Which is the next hot technology for full stack developers?

I am trying to compile a list of technology stacks that full stack developers are using and could in the future become part of a recognised approach like LAMP. Please tweet me your suggestions...

  • React / Go / Mongo : MGR 
  • React / Node / Mongo: RNM
  • Angular / Ruby / Mongo : MRA
  • Ruby / Rails / Postgres : RRP
How about layout technologies? The main runners seem to be:

  • Foundation
  • Bootstrap
Then there is view / control systems like:
  • Backbone
  • Angular
  • Ember


Ansible Destination Not Writable

This is a quick blog post FYI in case you are searching for error messages like:

msg: Destination /etc/mysql/my.cnf not writable

This may be caused by the need to set the sudo flag in any roles/your_role/vars/main.yml files as it seems that they default to sudo : no if you define a main.yml for your vars. While creating the main.yml file for all of the vars your role defines seems to be best practice it isn't intuitive that you need to redefine that this role should use sudo.


sudo : yes

Thanks to Patrick Kuti for his tip in this ansible discussion for the solution.

Note too that vars in a role overrides inventory variables. If you want to document the defined variables use roles/role/defaults/main.yml instead.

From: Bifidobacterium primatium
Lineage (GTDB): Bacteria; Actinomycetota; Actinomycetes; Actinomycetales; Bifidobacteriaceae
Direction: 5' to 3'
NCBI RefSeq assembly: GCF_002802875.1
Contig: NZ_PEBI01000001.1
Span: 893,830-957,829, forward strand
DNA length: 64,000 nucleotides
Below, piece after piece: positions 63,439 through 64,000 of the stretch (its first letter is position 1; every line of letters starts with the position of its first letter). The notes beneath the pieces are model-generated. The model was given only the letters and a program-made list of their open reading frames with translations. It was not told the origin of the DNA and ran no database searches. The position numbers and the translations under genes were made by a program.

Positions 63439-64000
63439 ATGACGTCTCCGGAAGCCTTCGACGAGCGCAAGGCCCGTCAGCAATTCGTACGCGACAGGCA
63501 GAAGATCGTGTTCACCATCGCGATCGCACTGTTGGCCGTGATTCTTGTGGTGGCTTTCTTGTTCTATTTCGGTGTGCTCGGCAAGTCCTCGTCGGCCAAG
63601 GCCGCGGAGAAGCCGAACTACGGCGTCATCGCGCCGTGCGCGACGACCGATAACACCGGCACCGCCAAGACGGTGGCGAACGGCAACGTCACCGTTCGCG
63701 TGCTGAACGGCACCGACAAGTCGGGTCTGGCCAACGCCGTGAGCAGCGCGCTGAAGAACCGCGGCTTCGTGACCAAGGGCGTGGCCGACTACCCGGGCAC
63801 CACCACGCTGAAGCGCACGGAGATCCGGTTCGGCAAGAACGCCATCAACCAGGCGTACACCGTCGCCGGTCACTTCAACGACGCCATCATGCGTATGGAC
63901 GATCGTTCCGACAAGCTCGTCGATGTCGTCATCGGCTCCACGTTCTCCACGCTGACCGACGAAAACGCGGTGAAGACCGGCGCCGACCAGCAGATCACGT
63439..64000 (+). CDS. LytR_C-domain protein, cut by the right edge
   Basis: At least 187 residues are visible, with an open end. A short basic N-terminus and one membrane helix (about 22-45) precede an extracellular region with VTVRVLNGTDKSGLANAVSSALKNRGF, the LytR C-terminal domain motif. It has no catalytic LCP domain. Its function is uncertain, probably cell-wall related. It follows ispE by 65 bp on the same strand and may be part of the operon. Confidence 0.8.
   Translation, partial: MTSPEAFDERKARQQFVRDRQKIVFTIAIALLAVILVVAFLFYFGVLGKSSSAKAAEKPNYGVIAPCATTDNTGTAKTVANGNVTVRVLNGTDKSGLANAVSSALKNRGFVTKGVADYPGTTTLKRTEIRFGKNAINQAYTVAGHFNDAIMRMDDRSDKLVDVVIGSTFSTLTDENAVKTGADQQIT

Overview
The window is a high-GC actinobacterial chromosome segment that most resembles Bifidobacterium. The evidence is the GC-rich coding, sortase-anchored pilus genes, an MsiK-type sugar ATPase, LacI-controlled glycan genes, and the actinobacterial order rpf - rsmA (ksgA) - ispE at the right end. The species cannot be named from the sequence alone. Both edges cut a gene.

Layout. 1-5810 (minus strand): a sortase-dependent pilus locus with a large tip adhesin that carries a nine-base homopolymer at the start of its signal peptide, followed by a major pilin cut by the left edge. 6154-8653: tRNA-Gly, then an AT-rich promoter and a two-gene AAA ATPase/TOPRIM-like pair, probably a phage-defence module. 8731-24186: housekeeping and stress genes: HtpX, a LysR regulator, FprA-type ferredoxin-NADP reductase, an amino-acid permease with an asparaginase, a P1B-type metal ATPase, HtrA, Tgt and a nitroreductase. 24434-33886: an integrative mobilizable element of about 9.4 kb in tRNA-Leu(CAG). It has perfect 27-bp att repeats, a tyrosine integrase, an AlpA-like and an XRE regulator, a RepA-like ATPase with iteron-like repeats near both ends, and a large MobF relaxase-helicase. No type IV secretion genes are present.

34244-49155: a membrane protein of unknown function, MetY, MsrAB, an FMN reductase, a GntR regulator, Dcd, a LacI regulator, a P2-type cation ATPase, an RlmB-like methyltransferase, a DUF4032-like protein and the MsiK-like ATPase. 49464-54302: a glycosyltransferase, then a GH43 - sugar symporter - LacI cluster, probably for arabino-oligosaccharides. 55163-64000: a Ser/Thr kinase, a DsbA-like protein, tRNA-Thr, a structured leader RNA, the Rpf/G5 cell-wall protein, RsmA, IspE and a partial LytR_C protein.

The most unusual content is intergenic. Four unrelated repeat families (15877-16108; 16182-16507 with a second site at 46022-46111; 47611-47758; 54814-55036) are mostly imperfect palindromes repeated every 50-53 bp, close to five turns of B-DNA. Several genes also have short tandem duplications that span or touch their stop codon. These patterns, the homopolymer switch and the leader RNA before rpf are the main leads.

The Three Stages of Software Design Evolution

I have had a number of conversations lately with different people on the subject of assessing job candidate competency. This is a really hard thing to do in an interview. One of the main reasons is that the stress of the interview can seriously detract from the candidate performance.

A colleague asked me how I would assess the levels of competency for a developer and after some thought I came up with a few distinctive levels:

JFDI: Hack, Ship, Hope

Now we are talking here about the 'design' element of the process. You can hack code in a well designed component or a poorly designed one. The choices you make on your first attempt will determine whether when you need to change the code whether you can iteratively change it or it has to be replaced.

Startup developer teams often end up building components that are thrown away. This is usually because they didn't fully understand the requirements. This is kind of a special case. Startups are supposed to solve problems for which the answer is not known aren't they? (Well supposedly).

At this level code review may not pick up on the design decisions being made (or lack of design) during individual diffs. 

Ask a Friend

In reality most software developers have discovered Google search by the time they graduate. The even more socially adept may have also discovered the joy of getting help on Quora and StackOverflow. The tricky thing is that once you are in an professional role you often can't reveal too much about what you are working on.

There are a few different activities to look for:
  • Searching the internal repos for a working solution (yes code can be re-used).
  • Internal forum activity.
  • Engaging a more experienced engineer. We all need coffee breaks.
  • Finding the coding standard for your team and seeing what the normal design pattern usage is.

Defining Norms